Matthew Karnitschig, POLITICO’s chief Europe correspondent, argues in Politico that Europe deserves Erdoğan’s sofa, as the Turkish president put EU’s fragile psyche on the couch recently.
The editorial correctly points out that Turkish leader Recep Tayyip Erdoğan’s quarantining of European Commission President Ursula von der Leyen to his receiving room sofa in Ankara last week united the fractious Continent — in outrage.
Amid the gaudy décor of Erdoğan’s fake sultan’s palace, the choreography evoked an absurdist painting: at the center of the action, the Turkish president, with his trademark man-spread on full display seated next to a jittery Charles Michel, the president of the European Council; across the room, perched upright on a sofa, von der Leyen in a neat red blazer, a picture of the well-bred German Frau, hands neatly clasped in her lap, in silent defiance.
The image absolutely enraged Europeans, left, right and center. Iratxe García Pérez, leader of the Socialists & Democrats group in the European Parliament, called von der Leyen’s treatment “shameful.” Italian Prime Minister Mario Draghi, a man famous for his temperate tone, made no effort to disguise his anger over what he described as von der Leyen’s “humiliation,” comparing Erdoğan on Thursday to a “dictator.”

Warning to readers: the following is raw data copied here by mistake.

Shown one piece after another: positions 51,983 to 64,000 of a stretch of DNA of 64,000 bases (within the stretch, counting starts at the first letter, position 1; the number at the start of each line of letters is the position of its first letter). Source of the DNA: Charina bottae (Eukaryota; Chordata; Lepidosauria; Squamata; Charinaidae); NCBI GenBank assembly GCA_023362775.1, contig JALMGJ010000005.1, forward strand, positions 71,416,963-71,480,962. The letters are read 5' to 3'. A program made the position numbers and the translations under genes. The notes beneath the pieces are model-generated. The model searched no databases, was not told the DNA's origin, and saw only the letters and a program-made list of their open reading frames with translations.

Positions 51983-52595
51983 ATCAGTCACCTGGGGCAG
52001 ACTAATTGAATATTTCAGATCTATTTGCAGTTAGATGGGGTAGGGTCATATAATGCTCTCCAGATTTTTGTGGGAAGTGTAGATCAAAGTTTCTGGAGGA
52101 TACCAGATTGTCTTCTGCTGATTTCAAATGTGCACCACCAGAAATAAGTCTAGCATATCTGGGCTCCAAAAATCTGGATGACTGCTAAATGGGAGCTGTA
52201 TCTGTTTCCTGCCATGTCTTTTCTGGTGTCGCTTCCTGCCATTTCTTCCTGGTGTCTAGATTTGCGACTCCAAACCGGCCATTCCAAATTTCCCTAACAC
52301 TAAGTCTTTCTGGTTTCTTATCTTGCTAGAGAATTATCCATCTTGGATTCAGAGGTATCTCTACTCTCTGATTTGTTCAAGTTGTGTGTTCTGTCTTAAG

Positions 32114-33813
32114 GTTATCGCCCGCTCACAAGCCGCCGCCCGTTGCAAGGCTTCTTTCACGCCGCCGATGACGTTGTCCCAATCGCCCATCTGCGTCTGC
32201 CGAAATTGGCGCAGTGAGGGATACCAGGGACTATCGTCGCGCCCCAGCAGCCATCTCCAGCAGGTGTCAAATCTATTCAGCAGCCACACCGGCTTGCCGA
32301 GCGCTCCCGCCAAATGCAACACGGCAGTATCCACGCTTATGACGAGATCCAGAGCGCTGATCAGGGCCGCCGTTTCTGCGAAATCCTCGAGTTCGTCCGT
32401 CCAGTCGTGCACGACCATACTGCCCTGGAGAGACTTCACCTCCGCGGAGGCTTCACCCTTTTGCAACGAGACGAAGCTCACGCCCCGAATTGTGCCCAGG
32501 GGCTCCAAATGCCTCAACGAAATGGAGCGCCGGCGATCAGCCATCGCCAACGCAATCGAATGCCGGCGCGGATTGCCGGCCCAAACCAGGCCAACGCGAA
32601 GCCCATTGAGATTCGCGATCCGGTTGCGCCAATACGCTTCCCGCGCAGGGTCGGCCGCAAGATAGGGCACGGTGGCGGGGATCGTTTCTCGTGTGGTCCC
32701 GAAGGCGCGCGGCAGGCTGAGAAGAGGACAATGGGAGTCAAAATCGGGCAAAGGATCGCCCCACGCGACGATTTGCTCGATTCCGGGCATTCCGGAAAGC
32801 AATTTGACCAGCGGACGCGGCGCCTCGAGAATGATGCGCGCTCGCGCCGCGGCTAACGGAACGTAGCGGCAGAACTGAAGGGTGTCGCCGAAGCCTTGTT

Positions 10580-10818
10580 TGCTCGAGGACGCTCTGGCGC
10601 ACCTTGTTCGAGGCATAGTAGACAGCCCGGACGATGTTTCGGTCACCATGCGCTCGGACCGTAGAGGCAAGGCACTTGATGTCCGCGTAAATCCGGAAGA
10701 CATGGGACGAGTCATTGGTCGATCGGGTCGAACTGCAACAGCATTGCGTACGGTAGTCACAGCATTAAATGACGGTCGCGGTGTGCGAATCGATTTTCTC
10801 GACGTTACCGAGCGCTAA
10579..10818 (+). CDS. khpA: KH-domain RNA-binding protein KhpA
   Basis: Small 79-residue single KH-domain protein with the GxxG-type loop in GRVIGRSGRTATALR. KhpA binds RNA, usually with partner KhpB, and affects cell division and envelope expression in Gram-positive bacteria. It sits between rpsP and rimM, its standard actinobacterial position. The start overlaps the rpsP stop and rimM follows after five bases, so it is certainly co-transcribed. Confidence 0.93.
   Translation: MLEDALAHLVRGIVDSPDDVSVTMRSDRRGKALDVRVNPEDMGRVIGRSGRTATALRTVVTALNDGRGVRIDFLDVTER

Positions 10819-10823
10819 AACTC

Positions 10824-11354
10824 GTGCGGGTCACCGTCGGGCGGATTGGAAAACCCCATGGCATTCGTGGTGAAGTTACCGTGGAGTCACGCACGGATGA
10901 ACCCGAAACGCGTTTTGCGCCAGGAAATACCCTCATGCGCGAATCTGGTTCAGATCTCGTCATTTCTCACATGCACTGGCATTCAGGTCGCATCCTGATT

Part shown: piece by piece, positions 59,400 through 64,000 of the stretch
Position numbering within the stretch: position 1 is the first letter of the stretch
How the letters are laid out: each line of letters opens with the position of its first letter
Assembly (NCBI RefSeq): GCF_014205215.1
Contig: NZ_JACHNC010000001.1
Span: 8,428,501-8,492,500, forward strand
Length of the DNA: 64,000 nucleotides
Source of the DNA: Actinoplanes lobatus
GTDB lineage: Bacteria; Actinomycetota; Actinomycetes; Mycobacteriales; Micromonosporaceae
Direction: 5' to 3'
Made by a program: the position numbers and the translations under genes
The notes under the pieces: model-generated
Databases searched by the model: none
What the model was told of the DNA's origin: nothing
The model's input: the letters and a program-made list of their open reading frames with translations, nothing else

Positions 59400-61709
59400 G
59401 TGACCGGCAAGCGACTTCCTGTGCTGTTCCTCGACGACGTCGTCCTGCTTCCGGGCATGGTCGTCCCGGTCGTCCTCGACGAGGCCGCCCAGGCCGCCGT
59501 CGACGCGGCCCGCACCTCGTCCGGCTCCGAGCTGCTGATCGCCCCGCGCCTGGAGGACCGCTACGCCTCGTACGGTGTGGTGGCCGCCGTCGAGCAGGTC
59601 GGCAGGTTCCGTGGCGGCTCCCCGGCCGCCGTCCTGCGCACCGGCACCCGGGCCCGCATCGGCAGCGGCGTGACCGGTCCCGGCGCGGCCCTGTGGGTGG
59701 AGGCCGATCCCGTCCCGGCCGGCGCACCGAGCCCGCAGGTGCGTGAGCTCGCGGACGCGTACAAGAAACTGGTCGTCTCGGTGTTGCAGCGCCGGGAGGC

All because of a sofa? Not exactly.
Karnitschig exposes the weak points of the European Union “mega” structures when handling sensitive diplomatic endeavors, and highlights the real heart of the problem which faces all those Europeans who are currently complaining about von der Leyen’s handling in Ankara
“The European reaction is typical of people plagued by feeling inadequate and powerless. Instead of acknowledging Europe’s continued reliance on Turkey to keep migrants off the Continent and the questionable concessions the EU has made to keep that arrangement alive, they focus on style, manners — and especially their particular definition of “morality.” ” – argues Karnitschig.